Review: Suriya Soars In Sudha Kongara’s Stirring ‘Soorarai Pottru’
Review of Suriya-starrer Soorarai Pottru inspired by Air Deccan founder GR Gopinath’s biography Simply Fly.
Suriya Soars In Sudha Kongara’s Inspiring ‘Soorarai Pottru’
Ah, what a comeback this has been for Suriya after the atrocious NGK and Kaappaan. If those movies take you to the dark corners of Tamil cinema and abandon you, Soorari Pottru lifts you and gives you a lollipop.
Soorarai Pottru largely works, as it is about a larger-than-life dream than one particular person. I’m not denying that it is based on GR Gopinath’s life, but the dramatic events that have carefully been picked from his tall tale are about a handful and director Sudha Kongara has glued them well with enough grit to sustain the proceedings.
Maara, which is the abbreviated version of Nedumaaran Rajangam (Suriya), is the name of a medieval Pandya King. I would have taken that as a mere coincidence if Maara’s friend, Chaitanya Rao, wasn’t called Che (fashioned after the famous Marxist revolutionary Che Guevara). When two characters in a mainstream Tamil film are named after historical figures, you know what’s going to come, don’t you? A bit of raw tenaciousness was expected from the start when this project was announced since we’ve already seen what Kongara is made of – the credit goes to her previous sports drama, Irudhi Suttru.
If Ritika Singh gloriously matched her steps to the upbeat number “Vaa Machaney” in Irudhi Suttru, Suriya dances to “Mannurunda”, a song that celebrates the death of an old man, in the opening scenes of the latest film. The shirts worn by both the leads in their respective songs also appear to be of the same shade. Is that another coincidence-cum-Easter-egg? Even Maara, like Madhi (Ritika Singh), is short-tempered. The anger stems from being ridiculed and belittled here. The rebel with an idea often loses his cool, for he’s constantly told that he doesn’t belong in the heights that he aspires to reach. He wants to sell air tickets for as low as one rupee and still turn around a profit, but he faces obstacles all along the way.
On the other side of the fence, there’s Bommi (Aparna Balamurali) who has a mind and business idea of her own. She’s the sort of woman who tells her family members that she doesn’t want to marry Maara right away and argues that it’s better to build their empires first and then dive into the blissful, or messy, married life. Kongara captures the romance between these two protagonists freshly. She doesn’t change the dynamic between the couple to the extent that it comes across as trailblazing. But, there’s a certain sense of promise in how she manages to bring the two together.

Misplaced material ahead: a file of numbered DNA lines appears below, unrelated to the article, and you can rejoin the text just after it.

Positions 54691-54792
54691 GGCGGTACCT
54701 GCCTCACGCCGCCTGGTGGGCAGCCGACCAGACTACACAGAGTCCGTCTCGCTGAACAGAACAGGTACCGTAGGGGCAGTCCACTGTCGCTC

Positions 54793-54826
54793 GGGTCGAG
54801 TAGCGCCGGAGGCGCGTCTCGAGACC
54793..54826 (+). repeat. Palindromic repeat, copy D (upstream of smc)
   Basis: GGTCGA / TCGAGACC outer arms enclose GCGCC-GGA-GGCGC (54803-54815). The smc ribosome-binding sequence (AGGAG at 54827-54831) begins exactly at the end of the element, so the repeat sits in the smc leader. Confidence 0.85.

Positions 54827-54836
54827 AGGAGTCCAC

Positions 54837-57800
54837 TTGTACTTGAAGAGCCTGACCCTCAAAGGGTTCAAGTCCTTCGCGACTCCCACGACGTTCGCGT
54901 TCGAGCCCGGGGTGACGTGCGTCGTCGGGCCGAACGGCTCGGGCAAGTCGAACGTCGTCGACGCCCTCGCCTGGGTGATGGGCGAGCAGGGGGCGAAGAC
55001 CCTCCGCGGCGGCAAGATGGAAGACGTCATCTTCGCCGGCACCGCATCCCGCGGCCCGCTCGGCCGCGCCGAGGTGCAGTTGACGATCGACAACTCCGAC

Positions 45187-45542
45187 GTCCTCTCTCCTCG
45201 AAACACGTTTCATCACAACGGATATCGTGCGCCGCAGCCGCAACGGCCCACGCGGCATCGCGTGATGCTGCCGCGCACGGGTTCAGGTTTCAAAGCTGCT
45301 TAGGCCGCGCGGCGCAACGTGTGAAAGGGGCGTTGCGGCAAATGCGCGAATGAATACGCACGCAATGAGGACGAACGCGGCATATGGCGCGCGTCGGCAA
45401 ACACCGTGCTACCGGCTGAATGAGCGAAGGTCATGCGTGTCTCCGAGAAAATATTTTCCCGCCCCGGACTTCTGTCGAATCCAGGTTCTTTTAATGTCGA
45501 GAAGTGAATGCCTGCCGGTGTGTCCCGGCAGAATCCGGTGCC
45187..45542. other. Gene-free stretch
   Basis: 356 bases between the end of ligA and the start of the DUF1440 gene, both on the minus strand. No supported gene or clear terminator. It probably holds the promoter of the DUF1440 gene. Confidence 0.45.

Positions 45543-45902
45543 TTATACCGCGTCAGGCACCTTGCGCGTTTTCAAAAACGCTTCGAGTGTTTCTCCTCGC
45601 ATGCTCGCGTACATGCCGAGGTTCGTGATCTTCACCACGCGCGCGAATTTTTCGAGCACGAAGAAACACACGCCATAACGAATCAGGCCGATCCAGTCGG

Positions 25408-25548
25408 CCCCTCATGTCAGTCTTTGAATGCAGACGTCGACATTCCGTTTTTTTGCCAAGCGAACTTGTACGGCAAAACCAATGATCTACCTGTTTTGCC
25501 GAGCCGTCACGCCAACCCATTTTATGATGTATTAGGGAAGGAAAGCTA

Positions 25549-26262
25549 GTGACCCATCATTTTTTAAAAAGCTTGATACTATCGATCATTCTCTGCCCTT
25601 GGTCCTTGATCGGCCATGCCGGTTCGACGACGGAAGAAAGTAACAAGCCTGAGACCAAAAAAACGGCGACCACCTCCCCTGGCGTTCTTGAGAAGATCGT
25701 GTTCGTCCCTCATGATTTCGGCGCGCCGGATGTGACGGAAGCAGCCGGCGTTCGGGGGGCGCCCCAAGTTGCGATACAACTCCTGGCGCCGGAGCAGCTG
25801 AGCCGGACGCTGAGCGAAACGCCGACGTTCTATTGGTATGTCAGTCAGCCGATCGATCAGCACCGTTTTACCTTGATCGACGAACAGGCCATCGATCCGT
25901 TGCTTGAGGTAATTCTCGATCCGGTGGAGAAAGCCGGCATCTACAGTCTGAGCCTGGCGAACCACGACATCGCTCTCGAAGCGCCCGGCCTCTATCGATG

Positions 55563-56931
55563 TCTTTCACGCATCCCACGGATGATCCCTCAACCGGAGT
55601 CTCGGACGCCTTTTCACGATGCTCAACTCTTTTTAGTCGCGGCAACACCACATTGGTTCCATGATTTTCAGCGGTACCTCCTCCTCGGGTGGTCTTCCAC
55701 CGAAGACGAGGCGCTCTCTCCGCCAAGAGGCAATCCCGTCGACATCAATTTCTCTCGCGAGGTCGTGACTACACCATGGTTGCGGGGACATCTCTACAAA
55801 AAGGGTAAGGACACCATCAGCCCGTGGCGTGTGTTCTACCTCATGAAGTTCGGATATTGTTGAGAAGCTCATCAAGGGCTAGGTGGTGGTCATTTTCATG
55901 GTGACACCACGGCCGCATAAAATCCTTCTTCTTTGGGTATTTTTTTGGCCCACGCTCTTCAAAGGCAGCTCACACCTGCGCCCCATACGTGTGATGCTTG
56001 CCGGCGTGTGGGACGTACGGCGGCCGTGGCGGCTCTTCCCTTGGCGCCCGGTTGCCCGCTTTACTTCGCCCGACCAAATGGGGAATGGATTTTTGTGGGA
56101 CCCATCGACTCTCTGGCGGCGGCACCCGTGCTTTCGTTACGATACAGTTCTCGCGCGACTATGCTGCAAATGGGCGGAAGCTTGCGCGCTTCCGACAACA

Bommi gives it back rightly when Maara mocks her bakery business and enlightens him as to what’s actually feeding him. Even when you take their wedding, for example, the scenes are light and cheeky. In fact, it takes place according to the tradition of suyamariyathai (self-respect), where there’s no question of tying the mangalsutras, or the inclusion of a Brahmin priest in the ceremony. The groom and the bride just garland each other in the presence of family and friends and have a lot of fun. The absence of religious practices allows them to solemnise their marriage without burdening themselves with the mantras and financial difficulties that naturally accompany big-fat traditional weddings.
It’s important to note the suyamariyathai setup because towards the end, Maara explains that he wishes to break caste barriers by making the common people, who make up the real majority in terms of population, fly. Come to think of it, that was the reason for self-respect marriages to become popular. Maara doesn’t differentiate between his personal and professional affairs. He only feels a bit dejected and unmanly when he takes money from his wife. It seems as though he hasn’t crossed that barrier yet.
If Maara wants to shorten the gap between the facilities enjoyed by the lower-castes and the upper-castes, Paresh Goswami (Paresh Rawal) wants to lengthen it. Of course, he’s the baddie that keeps challenging Maara and his integrity. The hero talks with tears in his eyes about breaking down the walls that separate the different classes and the villain sanitises his hands every time he comes in contact with another person. It’s not a subtle signifier in any form, but it brings the thoughts and ideologies of Goswami to the fore immediately.
Again, Goswami and Maara do not engage in duels. They simply fight for the principles they believe in. And, perhaps, the funniest bit is covered in the character that has been inspired from Vijay Mallya’s elitism. Maara calls the latter a socialite as if he’s spitting the word out with disgust and the Mallya-like character reacts to it with utter nonchalance. Kongara has definitely nailed this satirical bit and I hope she manages to make a full-length comedy sometime in the future.
Since Suriya had surrendered to the self-indulgent vision of Selvaraghavan for a film like NGK itself, it should come as no surprise when you see him casually throw cuss words and haughtiness (in the scenes where they’re required) around in Soorarai Pottru. This is totally the work of a team that knows what to bank on.
May this movie take self-respect marriages to the nooks and corners of the country and also tell the viewers that sky’s the limit for their dreams.
Rating: 3.5 Quints out of 5.
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